Trail running in inclement weather requires the proper pair of shoes, and the Hoka One One Speedgoat 4 GTX is just the right shoe for the job. With the latest Gore-Tex inserts paired with a Vibram Megagrip outsole, these comfy trail runners have been perfect for late winter and into spring.
Hoka One One Speedgoat 4 GTX Features:
- Features a premium lightweight and breathable GORE-TEX waterproof bootie that keeps your feet dry in a variety of weather
- Water-resistant mesh upper offers wearability in a variety of conditions
- 3D printed overlays provide additional midfoot support and lockdown for a more secure feel
- Gusseted tongue features hydrophobic properties and strategic cutouts for breathability
- Midsole features a new lightweight foam for a more responsive ride
- Wider forefoot offers a more stable ride and accommodating fit
- Vibram® Megagrip rubber outsole provides grip in wet and dry conditions
- 5mm “stepped” lugs offer additional support and stability
- Zonal rubber placement adds support and stability
- Stack Height: 32 mm heel/28 mm toe
- MSRP: $160
Comfort in spades (protection too)
Since 1999, Hoka One One has been on the forefront of “maximalist” running shoes. I remember vividly the first time I saw a pair in the wild, I was dumbfounded. I remember being on a trail and seeing a guy running uphill towards me with what I thought were giant marshmallows on his feet. They were so tall and so squishy, I couldn’t accept the fact that they could be fast and efficient as well. In subsequent years, I’ve worn a variety of marshmallow shoes, but none from Hoka — until the Speedgoat 4 GTX arrived.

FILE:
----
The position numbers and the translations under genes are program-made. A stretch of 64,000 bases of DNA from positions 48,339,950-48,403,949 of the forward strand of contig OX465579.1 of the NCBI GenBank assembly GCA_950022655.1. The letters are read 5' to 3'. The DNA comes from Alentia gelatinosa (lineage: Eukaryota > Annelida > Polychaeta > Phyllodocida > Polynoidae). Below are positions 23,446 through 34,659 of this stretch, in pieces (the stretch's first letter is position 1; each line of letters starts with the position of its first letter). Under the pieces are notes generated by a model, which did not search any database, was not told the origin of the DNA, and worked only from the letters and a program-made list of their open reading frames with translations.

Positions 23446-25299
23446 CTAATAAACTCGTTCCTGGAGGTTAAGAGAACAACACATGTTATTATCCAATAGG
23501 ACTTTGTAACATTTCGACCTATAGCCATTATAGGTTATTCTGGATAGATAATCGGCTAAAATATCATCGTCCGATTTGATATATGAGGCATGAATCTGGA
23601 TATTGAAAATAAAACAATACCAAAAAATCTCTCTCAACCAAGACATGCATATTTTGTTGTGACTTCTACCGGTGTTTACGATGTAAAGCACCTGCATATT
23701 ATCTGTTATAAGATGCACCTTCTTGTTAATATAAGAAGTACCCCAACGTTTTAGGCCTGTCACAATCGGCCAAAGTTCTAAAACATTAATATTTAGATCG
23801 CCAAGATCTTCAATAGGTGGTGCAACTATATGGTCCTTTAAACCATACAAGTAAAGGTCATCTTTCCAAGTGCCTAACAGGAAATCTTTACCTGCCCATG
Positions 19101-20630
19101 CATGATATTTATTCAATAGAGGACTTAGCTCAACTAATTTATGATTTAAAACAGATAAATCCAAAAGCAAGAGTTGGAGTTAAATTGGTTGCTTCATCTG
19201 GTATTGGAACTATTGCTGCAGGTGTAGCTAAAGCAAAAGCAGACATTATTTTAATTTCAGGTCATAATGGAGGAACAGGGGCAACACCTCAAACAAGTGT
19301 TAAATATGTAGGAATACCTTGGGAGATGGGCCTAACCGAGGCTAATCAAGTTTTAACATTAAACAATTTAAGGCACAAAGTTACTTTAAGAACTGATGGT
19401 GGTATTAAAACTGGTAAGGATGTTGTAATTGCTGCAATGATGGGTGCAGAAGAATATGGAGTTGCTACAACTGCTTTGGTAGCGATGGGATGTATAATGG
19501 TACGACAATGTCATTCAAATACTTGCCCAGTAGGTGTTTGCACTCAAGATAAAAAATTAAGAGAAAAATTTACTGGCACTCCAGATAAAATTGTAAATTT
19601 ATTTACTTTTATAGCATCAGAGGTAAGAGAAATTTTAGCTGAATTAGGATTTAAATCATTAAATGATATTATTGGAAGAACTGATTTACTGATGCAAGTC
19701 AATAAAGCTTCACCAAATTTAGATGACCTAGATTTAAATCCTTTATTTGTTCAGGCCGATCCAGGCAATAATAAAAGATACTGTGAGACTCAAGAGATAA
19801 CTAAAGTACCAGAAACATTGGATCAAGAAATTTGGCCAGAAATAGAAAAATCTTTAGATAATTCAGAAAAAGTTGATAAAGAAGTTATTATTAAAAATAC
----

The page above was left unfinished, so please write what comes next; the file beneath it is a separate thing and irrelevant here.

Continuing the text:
At the core of the Speedgoat 4 GTX is the classic Hoka midsole with a 32/28mm heel/toe stack height. 32mm is pretty significant, but if you need even more cushioning, the Stinson ATR 5 would be your choice. As generous as a 32mm stack height is, the Speedgoat 4 GTX remains efficient and capable for training or racing. And, like all Hoka’s, they only have a 4mm drop. To me, that sits squarely in the “drop sweet spot”. Anything more feels like high heels and less will cause trouble for some runners.
Built into the Speedgoat 4 GTX are the latest Gore-Tex inserts for all-weather performance. There’s no need to worry about stream crossings, rain or tall, wet grass turning your feet into a soggy mess. Yes, it’s a traditional low-top shoe, but with all that stack height, there’s quite a bit of clearance for water crossings, puddles, etc. even without the use of a gaiter. Certainly, adding a running gaiter would make things even more weather-resistant. As it was, these were waterproof, as expected.
While these are trail runners, first and foremost, I took them along to Disneyland for a couple of days at the park with the fam. The forecast called for rain, so I knew Gore-Tex would come in handy as well. My feet stayed dry and comfortable in the Magic Kingdom. All that squish eliminated foot fatigue after 13 hours on my feet.